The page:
Eight sports will challenge UK Sport’s funding decisions for the Tokyo 2020 Olympic and Paralympic Games.
Seven – including badminton – were due to receive no investment for the four-year cycle leading into the Tokyo Games.
Powerlifting is also challenging its award of £1.3m as it believes it deserves greater financial support.
All sports have until Tuesday, 17 January to notify UK Sport of their intent to challenge the decision.
In addition to badminton, goalball, table tennis, archery, fencing, weightlifting and wheelchair rugby complete the group of seven challenging the removal of their funding.
The decision to cut all funding for badminton came as a surprise after Chris Langridge and Marcus Ellis won bronze in Rio and helped GB better the target set by UK Sport.
Although proof of correct governance and ‘talent pathways’ for young athletes form part of the decision-making process, the most important element of any pitch for funding is to prove they have genuine medal prospects for the next Games.
“We’ve got a really strong case,” Badminton England chief executive Adrian Christy told BBC Sport.
“Our understanding is that UK Sport doubt our Olympic medal credentials.
“However, we have players who have not only won Olympic medals but also won world tour titles and super-series titles and these are the biggest events in our sport and we are regularly beating the best in the world.”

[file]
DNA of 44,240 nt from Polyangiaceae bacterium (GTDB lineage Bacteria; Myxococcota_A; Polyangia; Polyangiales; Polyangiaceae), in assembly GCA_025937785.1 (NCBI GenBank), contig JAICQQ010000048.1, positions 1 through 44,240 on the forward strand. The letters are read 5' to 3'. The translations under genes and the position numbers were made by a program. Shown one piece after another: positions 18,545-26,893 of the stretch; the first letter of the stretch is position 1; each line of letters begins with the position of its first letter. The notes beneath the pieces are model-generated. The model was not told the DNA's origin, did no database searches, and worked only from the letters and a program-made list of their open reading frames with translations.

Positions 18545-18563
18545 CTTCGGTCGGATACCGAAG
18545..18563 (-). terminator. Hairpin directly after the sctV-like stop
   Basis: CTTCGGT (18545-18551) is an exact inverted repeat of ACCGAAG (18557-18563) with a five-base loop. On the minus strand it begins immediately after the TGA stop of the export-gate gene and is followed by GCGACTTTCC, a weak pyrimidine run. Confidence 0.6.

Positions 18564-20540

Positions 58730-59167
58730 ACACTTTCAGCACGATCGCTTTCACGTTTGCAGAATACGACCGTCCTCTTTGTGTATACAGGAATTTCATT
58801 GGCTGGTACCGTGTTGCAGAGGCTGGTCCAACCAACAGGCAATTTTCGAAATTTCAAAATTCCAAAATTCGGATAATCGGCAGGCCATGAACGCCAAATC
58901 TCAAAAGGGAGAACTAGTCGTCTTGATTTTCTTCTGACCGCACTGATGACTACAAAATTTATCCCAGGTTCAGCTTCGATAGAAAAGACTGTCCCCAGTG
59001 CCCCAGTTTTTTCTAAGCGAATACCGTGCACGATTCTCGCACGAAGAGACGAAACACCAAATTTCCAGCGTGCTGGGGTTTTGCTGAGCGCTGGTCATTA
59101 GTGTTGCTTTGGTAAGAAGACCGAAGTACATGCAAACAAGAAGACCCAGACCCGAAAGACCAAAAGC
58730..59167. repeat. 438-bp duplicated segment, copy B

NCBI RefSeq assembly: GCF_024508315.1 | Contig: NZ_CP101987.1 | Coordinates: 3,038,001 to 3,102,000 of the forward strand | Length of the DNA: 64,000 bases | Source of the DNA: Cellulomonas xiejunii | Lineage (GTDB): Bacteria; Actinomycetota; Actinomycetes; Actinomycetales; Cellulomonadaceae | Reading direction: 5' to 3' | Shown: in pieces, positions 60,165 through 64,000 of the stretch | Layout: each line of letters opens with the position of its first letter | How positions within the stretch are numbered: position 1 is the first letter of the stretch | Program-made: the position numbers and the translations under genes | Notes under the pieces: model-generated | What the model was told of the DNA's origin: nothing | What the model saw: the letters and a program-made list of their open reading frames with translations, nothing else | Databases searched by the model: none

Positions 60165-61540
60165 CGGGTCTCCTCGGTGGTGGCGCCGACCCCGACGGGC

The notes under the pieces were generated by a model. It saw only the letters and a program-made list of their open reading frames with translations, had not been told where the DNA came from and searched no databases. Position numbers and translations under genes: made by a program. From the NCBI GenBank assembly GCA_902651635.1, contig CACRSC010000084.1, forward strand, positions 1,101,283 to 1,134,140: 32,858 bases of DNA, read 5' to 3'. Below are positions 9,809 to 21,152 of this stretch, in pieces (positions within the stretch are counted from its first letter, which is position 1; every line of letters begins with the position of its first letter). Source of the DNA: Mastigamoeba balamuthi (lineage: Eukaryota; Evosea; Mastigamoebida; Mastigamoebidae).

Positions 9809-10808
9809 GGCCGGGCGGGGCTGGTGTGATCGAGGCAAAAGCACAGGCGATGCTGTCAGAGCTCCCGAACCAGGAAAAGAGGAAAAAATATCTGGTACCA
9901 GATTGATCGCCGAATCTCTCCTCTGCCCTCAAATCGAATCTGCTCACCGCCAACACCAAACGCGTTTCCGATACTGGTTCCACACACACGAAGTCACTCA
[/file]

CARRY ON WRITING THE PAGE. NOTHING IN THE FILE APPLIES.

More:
British Powerlifting officials also believe they deserve more and will meet UK Sport in the coming weeks.
The sport received about £890,000 going into the 2016 Paralympic Games, at which it beat its minimum target of one medal by claiming two, and as such was awarded £1.3m for the Tokyo cycle.
Meanwhile, it has been claimed the decision not to support the British wheelchair rugby team represents a “discriminatory” attitude, although UK Sport believes the programme does not represent a credible medal prospect for Tokyo.
British wheelchair rugby says it will present “significant new facts” to UK Sport and has a “very strong case” for a funding reprieve.
The appeal process is essentially a second opportunity for officials to demonstrate why they deserve funding for the four-year cycle leading into the Tokyo Games.
UK Sport will reveal its findings by the end of February, with those still unhappy with any verdict able to make a formal appeal to the ‘Sport Resolutions’ board.